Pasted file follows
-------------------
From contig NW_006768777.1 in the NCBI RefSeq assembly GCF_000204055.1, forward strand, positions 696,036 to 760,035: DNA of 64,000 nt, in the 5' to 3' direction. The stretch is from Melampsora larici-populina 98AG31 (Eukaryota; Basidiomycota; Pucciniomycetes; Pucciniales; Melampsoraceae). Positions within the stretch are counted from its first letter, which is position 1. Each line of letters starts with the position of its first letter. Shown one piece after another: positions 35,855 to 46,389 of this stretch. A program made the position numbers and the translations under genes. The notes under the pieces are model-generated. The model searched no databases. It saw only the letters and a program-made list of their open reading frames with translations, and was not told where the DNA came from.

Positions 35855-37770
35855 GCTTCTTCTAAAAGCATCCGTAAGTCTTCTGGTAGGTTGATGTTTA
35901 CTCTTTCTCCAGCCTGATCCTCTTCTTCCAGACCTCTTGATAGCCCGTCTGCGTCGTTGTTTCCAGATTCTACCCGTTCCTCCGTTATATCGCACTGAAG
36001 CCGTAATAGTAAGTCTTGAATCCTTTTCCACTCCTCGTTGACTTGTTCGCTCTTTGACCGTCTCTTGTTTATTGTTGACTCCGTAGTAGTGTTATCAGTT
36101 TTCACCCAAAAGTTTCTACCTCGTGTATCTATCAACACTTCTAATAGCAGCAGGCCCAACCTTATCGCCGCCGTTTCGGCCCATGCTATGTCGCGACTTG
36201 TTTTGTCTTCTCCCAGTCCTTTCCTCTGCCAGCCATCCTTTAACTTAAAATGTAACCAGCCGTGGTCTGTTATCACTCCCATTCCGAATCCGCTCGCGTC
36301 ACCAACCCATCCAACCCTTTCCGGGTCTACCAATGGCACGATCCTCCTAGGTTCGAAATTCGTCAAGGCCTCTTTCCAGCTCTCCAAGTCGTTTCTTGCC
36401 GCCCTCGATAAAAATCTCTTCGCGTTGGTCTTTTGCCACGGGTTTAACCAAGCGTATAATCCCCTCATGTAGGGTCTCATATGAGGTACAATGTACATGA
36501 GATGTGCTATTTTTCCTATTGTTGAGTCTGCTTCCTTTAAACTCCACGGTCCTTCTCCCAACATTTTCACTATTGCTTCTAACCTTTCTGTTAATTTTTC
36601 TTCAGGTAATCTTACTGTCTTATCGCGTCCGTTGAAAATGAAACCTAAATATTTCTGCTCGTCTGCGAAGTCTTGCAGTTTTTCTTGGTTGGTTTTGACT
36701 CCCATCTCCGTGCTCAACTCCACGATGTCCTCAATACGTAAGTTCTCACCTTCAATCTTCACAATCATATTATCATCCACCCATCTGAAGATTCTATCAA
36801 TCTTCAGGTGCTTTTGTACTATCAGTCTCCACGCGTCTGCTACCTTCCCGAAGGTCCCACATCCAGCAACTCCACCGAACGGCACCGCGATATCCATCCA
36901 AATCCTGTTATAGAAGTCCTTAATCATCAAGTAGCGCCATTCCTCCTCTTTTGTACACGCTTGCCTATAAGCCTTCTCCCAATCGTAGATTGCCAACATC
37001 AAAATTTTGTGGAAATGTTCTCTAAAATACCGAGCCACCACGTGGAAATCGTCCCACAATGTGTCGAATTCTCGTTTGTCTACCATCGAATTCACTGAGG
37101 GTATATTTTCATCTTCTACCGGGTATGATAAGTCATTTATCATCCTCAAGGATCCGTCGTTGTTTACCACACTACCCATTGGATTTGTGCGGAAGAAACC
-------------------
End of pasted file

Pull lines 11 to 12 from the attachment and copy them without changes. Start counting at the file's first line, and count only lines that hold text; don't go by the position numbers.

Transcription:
36601 TTCAGGTAATCTTACTGTCTTATCGCGTCCGTTGAAAATGAAACCTAAATATTTCTGCTCGTCTGCGAAGTCTTGCAGTTTTTCTTGGTTGGTTTTGACT
36701 CCCATCTCCGTGCTCAACTCCACGATGTCCTCAATACGTAAGTTCTCACCTTCAATCTTCACAATCATATTATCATCCACCCATCTGAAGATTCTATCAA